The District Weekly last week incorrectly reported that tui tion at Georgetown University is $7,100 a year. The cost of tuition at Georgetown is $4,100 a year; room and board costs average between $1,900 and $2,000 a year, and other costs push the overall total to $7,100.
In the mysterious process of college admissions, it's generally considered that the harder a school is to get into, the better it probably is. In fact, part of the lure of the Ivy League has always been that its schools turn away more students than they accept.
This fall, for the first time, Barron's Educational Services Inc., a New York-based publisher of guides to American colleges, rated Georgetown University as one of the toughest colleges to get into, and officials at Georgetown couldn't be more pleased.
According to Barron's, Georgetown is one of fewer than 25 colleges in the nation where admissions are "most competitive," placing it in a category with Harvard, Princeton, Amherst, Dartmouth, Williams and Yale. Georgetown was the only college in the Washington area to receive this rating.
"The more difficult admission is perceived to be, the higher the reputation of a school is perceived to be," says Charles A. Deacon, Georgetown's director of admissions. "We're playing in the big leagues. We're competing with the bigname schools for the top students."
For Georgetown, the big leagues has meant that its admissions staff faces a complex and sophisticated task.
"In this process," explains Deacon, "you're dealing with a lot of subtleties. You have minority considerations. You have geographic considerations and alumni relationships to think about. You have to take into account your relationships with the secondary schools and how that's going to affect recruiting in the future."
By the deadline next Monday, Deacon and his 10-member staff will have received 7,000 to 8,000 applications, all competing for 1,240 spaces in the freshman class that will enter Georgetown next fall. Between then and decision day April 15, Deacon and his staff, in conjunction with faculty and student representatives from Georgetown's five undergraduate schools, will have spent thousands of hours poring over each candidate's file, weighing carefully the pros and cons of each application, before deciding whom to admit and whom to turn away.
It is a process that has become an annual ritual at colleges and universities in the Washington area and, indeed, throughout the country. Especially at Georgetown, though, the ritual has become exceedingly complicated and competitive in recent years.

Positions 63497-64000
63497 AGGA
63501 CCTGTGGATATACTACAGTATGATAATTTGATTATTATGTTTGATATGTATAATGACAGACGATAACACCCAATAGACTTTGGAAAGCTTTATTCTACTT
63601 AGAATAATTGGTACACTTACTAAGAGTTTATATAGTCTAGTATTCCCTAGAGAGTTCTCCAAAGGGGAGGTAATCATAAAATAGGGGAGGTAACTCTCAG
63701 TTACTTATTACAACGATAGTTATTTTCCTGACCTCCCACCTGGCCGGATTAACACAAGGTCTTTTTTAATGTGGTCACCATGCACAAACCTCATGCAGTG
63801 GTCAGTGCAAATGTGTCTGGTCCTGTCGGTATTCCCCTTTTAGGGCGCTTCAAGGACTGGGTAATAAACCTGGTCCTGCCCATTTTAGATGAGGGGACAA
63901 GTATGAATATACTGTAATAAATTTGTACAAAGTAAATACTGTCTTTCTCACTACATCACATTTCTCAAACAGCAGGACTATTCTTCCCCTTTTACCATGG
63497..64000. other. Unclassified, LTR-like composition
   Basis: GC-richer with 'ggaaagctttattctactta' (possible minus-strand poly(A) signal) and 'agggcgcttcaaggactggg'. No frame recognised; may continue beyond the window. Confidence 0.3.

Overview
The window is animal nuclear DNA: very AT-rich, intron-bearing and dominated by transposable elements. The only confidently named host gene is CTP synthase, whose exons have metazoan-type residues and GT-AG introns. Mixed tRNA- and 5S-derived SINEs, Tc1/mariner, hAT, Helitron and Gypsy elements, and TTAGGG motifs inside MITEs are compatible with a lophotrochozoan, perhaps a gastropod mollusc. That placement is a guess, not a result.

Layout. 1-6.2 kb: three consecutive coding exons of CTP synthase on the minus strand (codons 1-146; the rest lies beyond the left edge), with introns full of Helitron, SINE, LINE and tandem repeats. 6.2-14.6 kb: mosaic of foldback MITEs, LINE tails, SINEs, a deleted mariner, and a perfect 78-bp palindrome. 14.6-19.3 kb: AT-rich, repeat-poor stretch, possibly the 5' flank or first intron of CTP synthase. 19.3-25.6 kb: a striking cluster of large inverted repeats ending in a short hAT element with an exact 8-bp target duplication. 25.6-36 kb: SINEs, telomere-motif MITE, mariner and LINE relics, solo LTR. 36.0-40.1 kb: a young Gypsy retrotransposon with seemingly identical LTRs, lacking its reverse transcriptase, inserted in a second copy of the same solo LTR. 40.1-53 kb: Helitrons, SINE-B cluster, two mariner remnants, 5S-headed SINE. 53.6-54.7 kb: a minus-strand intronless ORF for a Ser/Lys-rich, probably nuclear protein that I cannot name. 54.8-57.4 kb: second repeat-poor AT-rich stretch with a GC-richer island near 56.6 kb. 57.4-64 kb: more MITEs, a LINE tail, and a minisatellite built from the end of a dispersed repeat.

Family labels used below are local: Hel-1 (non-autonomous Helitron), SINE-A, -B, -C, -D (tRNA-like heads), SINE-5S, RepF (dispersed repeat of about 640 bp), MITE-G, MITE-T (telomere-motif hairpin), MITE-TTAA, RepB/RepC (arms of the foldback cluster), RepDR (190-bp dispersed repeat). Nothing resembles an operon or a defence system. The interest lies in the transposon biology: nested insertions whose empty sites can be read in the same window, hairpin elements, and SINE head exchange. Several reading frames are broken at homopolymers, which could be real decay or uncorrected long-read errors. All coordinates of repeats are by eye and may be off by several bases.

Since the beginning of the 1970s, applications at most other colleges and universities have remained stable, or in some cases declined. At Georgetown, they have soared almost 70 percent, from 4,401 in 1971 to 7,410 last year. Increasingly, says Deacon, Georgetown finds itself competing with the Ivy League schools for top students, and the university now gets 40 to 60 applications each a year from such prestigious preparatory schools as Andover, Exeter and Choate. At the beginning of the decade Georgetown was getting less than a half dozen applications a year from each of those schools.
The annual admissions cycle begins in June, just a few weeks after the previous year's cycle winds down. Deacon and his staff go off for a week together to set goals and priorities for the coming year. A year ago, they decided on a policy of offering financial aid to any student who needed it.
It cost Georgetown $300,000 extra a year, but Deacon feels it was worth it.
"It's important because we're a highcost institution, (tuition is $7,100 a year)" he said. "We don't want to lose good students because they can't afford to pay." Currently, about 45 percent of the freshman class receives some financial aid.
Last June, Deacon and his staff decided they needed to pay more attention to students from states in the Deep South, where applications have been lagging. "We had only one application from Mississippi last year," Deacon said. "This year we're up to three. Strategically, it's important to be able to say we've got students from all 50 states." Georgetown does, in fact, have students from all 50 states, and Deacon means to keep it that way.